Shed-gate 'turmoil' as dozens of Northumberland households told to apply for planning permission at £200 per application for sheds and summerhouses, despite them being up for years

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A Northumberland village is ‘in turmoil’ after dozens of homes received letters from the council saying they need planning permission for their sheds.

Angry residents targeted by the mass mail-out in Lynemouth say that some of the structures have been up for many years and that there seems to be no precedent for needing planning permission – a process which will cost householders £206 each.

However, the local authority says the investigation is in the ‘early stages’ and that any structures that have been in place for at least four years will not need permission – if there is proof.

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Planning enforcement letters were recently delivered to around 60 or 70 residents in Park Road, Dalton Avenue, Fenham Road and Boland Road.

Households face bills of more than £200 for planning permission applications over sheds which they have had for yearsHouseholds face bills of more than £200 for planning permission applications over sheds which they have had for years
Households face bills of more than £200 for planning permission applications over sheds which they have had for years

One resident, Susan Nicholson, said: “I was born in this village and lived here all my life and have never known anyone need permission for a shed. We are not happy at all and want to fight this decision.”

Another, Pauline Elliott, added: “My summerhouse has been up for three years, but I know a lot have been up a lot longer, some 20-odd years.

“The council now wants £206 off each property for planning permission otherwise they could enforce us to take it down. We are all angry.”

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All outbuildings are generally covered by permitted development rights, but not if they are ‘on land forward of a wall forming the principal elevation’, and the properties in question have their main gardens to the front.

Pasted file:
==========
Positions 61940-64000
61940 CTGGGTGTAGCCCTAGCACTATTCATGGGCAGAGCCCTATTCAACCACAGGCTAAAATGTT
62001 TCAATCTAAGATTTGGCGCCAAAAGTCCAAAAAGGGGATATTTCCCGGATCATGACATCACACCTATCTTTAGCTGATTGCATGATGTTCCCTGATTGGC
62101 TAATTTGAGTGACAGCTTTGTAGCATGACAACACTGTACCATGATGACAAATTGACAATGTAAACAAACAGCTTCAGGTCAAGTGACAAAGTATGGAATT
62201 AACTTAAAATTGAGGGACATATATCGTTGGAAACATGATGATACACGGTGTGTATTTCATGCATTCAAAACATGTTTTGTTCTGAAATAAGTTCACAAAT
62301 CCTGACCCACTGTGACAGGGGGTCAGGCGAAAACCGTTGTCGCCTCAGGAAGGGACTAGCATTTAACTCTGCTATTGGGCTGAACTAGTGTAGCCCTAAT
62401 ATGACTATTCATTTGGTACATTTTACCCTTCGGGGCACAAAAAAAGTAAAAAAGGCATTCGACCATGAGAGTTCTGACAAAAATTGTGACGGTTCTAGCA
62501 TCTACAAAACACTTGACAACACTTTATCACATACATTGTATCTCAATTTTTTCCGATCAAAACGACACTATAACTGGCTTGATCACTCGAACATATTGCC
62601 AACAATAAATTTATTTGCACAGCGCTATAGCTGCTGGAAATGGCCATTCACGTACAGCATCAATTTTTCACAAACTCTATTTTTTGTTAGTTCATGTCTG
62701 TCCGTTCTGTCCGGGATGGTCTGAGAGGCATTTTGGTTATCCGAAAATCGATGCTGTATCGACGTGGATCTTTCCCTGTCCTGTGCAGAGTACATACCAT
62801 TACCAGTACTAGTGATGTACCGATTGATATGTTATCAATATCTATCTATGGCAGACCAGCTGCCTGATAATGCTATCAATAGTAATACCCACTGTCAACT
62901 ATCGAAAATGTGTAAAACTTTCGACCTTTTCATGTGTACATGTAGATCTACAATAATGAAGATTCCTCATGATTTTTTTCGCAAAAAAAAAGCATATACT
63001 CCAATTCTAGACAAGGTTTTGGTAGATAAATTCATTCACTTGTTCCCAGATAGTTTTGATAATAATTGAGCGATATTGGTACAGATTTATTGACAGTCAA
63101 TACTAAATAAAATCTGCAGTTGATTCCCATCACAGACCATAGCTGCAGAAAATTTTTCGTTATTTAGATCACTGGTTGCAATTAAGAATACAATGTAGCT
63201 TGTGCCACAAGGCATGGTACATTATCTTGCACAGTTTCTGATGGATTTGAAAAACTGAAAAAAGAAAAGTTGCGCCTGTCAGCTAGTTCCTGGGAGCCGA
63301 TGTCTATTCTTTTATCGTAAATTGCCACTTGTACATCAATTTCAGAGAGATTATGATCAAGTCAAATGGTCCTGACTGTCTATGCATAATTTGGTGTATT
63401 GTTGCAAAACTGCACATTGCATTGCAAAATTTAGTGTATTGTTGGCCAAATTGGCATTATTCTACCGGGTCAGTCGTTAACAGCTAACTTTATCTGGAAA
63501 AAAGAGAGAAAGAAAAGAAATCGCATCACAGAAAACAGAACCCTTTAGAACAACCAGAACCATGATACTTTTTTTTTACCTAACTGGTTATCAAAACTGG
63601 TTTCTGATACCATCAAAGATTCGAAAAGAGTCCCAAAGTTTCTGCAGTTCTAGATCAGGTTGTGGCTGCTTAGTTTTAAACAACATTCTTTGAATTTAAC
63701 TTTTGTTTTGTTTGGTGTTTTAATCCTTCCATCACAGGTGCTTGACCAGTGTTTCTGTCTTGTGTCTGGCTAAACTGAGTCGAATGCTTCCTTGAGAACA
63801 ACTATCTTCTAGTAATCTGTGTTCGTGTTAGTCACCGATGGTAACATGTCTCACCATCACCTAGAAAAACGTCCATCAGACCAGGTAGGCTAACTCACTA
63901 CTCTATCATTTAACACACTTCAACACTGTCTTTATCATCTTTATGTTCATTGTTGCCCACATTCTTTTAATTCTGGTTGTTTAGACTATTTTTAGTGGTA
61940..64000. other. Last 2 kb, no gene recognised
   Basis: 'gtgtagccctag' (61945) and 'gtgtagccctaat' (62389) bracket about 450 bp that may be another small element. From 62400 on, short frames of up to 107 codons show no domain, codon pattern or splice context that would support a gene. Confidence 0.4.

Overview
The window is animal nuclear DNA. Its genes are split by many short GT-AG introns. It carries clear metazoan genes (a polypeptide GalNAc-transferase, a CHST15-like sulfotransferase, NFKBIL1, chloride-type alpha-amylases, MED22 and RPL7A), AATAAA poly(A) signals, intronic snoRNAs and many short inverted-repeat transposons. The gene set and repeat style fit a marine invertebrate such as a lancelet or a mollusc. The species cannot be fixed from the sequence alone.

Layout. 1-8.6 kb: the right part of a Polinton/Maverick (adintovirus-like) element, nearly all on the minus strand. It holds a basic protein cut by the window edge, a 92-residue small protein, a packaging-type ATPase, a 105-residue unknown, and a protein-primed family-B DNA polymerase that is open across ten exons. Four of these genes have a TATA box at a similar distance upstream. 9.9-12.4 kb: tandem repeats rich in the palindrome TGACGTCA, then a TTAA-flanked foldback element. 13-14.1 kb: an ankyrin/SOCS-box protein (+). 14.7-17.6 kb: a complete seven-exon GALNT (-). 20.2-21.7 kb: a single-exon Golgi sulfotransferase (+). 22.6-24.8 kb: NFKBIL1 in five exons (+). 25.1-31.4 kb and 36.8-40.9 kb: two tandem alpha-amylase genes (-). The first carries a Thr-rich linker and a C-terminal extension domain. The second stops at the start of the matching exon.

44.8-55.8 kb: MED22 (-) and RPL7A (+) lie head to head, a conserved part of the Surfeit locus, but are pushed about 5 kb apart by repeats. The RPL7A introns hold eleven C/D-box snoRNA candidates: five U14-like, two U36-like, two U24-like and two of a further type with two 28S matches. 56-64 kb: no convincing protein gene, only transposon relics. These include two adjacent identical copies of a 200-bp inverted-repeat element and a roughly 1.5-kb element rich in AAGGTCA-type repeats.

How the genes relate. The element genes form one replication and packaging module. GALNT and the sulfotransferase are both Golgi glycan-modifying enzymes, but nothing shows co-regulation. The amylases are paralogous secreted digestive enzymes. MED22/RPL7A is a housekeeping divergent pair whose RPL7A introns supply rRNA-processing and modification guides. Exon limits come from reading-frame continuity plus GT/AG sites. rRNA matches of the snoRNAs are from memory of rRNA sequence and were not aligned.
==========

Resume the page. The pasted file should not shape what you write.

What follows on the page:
Cllr Liz Dunn, the area’s ward member, said that while she accepts planning rules must be followed, she has every sympathy for the residents affected by this as well as questioning the way it has been handled.

“While I recognise that the planning officers must follow nationally set regulations and legislation, I empathise with the 60 or so residents who have received these letters,” she said.

“Some of these front-garden structures have been in situ for many years – it’s the nature of this type of pit village where houses typically have large front gardens and very small spaces at the back.

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“Naturally residents who take pride in their property and have invested in it are incensed at this sudden mass communication which landed through their doors and literally put the village in turmoil.

“At this moment in time when people are in lockdown or even shielding, this has certainly raised stress levels and had a negative effect on people’s wellbeing.”

Cllr Dunn also suggested that there were other issues which should be the target of action, adding: “As the county councillor for Lynemouth , I’m acutely aware that we have more than our fair share of unkempt or empty properties in the village which we really need to focus on.

“One property has been empty for years and has been the site of fly-tipping and antisocial behaviour, leading to many complaints from the community.

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“But sadly it’s proving much harder to bring absentee landlords into line, regardless of the number of complaints raised and the amount of distress these properties cause for the local community.”

A Northumberland County Council spokeswoman said: “We received a report that several properties in Lynemouth have erected structures in their front gardens without planning permission.

“We are at the early stages of investigating this and have written to the residents of the properties concerned this week to ask them to contact the team to discuss this.

“If structures have been in place for four years or more and evidence can be provided, they will not need to seek planning permission.”

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